Experts say don't leave your devices open to cyberattacks from hackers anxious to steal your information.
We've all been there. The battery percentage on your mobile is in the red and you forgot your charger. And, you're expecting an important call. Luckily, you remember there's a public charging station at the discount department store at the local strip mall.
Your mobile service sucks in the area you happen to be in, and you just need Wi-Fi. You comb your memory bank trying to remember restaurants and stores that offer free Wi-Fi. There's that at least.
Whew. Thank goodness, right?
We spoke to experts who weighed in on the risks you take when you plug into a public charging station or piggyback onto the strongest available Wi-Fi. Here's what you should and shouldn't do.
Tapping that public (charging) resource
Kurtis Minder, CEO and co-founder of the security firm GroupSense, noted that there are public charging stations at logistic places like FedEx, as well "as semi-public charging stations in office lobbies and conference rooms."
Liz Hamilton of the cellphone repair company Mobile Klinik added that
Don't forget "conference centers and event venues," said Kate Sullivan, head of experience at the Otis Travel Group. Places like "the Javits Center in NYC," or the many event halls in Las Vegas. "Buses and subways are adding charging stations," in Europe and the UK and on the MegaBus and Greyhound.
It's a commerce thing
Why are so many venues offering to let customers charge their phones?
"Many store owners provide public charging stations as a convenience to customers," Smith explained. "Charging stations allow customers to spend more time, and presumably more money, in the store."
Why charging stations are a risk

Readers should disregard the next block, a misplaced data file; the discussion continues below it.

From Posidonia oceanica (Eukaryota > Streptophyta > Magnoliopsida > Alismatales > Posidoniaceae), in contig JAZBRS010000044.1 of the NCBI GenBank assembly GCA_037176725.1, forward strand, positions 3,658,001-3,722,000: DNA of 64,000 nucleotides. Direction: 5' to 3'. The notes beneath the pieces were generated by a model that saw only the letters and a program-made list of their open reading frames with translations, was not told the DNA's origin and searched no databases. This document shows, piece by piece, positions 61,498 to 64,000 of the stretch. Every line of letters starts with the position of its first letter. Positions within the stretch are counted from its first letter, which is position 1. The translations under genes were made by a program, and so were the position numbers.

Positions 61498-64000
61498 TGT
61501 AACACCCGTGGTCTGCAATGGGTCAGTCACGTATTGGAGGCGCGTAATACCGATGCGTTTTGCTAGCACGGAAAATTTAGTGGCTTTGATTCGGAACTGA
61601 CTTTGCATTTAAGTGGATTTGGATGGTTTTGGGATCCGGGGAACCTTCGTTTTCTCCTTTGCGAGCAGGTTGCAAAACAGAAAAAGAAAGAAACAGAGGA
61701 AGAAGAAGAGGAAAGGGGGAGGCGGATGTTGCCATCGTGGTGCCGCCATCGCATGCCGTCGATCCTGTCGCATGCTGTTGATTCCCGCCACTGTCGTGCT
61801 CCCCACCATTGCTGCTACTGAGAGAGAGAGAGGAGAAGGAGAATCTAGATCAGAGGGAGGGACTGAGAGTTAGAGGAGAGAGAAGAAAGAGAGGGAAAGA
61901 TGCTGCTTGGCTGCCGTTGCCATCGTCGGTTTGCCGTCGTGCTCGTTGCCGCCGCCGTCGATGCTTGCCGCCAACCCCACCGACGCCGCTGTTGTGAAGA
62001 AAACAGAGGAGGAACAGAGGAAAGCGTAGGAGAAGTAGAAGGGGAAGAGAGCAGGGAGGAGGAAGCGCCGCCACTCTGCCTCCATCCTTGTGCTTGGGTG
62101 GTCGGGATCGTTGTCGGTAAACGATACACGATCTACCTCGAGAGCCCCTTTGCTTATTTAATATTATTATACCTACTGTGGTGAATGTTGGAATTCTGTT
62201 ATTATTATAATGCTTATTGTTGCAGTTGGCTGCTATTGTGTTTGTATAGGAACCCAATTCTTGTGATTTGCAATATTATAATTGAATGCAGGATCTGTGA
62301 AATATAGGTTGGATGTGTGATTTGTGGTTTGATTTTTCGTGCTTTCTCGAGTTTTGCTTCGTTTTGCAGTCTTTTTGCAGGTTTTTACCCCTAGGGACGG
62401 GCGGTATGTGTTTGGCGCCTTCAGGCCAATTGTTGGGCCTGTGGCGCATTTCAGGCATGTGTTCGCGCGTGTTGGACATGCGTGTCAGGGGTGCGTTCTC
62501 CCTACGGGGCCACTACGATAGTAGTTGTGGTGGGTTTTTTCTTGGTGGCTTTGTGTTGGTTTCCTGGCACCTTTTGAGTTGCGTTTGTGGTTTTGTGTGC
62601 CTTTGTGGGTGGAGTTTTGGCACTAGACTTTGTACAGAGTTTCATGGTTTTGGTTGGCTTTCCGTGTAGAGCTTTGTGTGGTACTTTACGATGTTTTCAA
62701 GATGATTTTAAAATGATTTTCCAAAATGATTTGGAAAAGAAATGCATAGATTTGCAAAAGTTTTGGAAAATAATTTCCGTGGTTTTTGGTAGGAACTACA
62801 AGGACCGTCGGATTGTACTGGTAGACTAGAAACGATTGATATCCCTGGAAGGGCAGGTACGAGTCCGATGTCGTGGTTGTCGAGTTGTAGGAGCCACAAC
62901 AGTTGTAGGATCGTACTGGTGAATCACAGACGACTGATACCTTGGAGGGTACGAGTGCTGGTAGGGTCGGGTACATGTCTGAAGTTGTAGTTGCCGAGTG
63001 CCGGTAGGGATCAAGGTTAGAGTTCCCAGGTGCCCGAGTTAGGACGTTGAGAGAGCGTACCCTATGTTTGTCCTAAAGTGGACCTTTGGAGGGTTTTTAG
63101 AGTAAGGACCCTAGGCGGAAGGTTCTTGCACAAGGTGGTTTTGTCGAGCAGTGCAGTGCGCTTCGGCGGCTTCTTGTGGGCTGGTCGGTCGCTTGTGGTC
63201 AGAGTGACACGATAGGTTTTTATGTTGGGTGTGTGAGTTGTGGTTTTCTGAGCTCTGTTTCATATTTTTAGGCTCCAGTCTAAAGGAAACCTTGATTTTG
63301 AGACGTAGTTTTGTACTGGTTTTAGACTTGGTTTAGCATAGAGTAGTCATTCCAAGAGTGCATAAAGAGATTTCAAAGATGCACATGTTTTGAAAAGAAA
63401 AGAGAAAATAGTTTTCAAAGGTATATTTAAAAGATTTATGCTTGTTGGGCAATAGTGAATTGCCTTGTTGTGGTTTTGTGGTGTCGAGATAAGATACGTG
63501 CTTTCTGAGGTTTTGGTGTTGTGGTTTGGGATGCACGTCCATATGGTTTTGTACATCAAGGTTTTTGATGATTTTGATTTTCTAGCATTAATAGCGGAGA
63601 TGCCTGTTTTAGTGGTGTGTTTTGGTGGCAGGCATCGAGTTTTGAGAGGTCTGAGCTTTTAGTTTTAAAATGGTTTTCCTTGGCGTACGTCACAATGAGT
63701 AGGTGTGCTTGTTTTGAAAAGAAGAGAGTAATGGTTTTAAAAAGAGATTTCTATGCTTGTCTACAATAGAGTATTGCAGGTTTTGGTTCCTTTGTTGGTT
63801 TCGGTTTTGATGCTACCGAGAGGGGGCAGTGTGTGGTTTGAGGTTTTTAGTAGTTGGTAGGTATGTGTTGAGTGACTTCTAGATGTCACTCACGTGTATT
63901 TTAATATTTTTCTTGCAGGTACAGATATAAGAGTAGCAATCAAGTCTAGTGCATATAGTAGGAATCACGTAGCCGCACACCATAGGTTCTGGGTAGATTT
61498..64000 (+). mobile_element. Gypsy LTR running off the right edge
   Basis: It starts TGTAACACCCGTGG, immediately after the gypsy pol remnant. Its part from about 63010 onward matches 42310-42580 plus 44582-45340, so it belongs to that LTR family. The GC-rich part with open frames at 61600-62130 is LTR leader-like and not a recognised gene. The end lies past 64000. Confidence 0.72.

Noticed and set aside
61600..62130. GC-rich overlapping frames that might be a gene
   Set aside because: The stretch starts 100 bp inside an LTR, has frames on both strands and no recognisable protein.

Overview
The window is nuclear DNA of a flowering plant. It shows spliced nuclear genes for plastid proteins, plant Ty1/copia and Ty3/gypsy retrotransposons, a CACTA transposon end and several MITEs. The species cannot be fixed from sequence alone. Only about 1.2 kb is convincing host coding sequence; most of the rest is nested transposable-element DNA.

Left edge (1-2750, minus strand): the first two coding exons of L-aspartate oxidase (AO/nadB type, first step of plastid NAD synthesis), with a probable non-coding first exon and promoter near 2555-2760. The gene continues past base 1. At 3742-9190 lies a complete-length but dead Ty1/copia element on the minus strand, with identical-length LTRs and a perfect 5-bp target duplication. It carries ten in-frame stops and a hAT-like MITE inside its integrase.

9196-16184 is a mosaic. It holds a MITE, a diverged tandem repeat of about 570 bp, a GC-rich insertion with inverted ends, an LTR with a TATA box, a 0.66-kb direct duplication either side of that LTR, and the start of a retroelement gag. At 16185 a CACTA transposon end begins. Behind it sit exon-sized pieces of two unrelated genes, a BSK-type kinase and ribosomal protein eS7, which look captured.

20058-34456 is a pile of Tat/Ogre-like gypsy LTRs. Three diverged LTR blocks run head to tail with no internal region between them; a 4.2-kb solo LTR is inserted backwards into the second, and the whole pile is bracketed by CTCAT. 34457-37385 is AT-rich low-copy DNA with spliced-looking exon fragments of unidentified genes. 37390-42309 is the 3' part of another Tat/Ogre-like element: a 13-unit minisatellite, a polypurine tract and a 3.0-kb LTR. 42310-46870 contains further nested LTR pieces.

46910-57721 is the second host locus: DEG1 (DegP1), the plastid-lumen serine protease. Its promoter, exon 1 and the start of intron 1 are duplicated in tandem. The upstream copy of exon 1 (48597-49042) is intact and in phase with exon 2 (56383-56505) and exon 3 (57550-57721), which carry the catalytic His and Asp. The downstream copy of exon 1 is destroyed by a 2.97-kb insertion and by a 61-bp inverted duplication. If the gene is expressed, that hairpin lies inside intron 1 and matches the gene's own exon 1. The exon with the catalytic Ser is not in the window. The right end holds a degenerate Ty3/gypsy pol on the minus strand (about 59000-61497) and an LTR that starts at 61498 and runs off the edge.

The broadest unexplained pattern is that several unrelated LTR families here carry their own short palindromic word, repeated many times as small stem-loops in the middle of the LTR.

"The problem with malicious USB charging stations," Smith said, was recently highlighted by the Los Angeles District Attorney, who warned travelers to avoid public charging stations.
"Most people assume that a public USB station is only used for providing power to a mobile device," Smith said. "However, a malicious USB charging station could use a device capable of reading data from a user's phone or mobile device. In addition to stealing data, a USB charging station could transfer malicious software to the charging device."
Ted Wagner, vice president and CISO, enterprise security at SAP National Security Services, noted that hackers have started targeting public charging hubs with viruses that infect the plugged-in device, enabling them with access to its contents.
SEE: Business pro's guide to hassle-free travel (free PDF) (TechRepublic)
"Giving hackers tangible access makes it all the more feasible for them to grab your data," Wagner added. "Cybercrooks are then able to simply remove the desired data and even render your device unusable after doing so."
ExpressVPN Vice President Harold Li said: "Public USB charging stations often have hardware installed on the other end, which provides a data connection, in addition to power, through the same USB port which you use for charging. Think about it as connecting your phone to a computer you do not trust."
Smith suggested to avoid public charging stations and use your own AC adapter with a USB cable.
This approach ensures that the mobile device receives electricity but does not transfer any data. Use power-only USB cables, designed to provide power, but lack the necessary wiring for transferring data.
Some mobile phone manufacturers, "provide warning messages or popups to alert a user that a USB connection wants to transfer data in addition to power," he added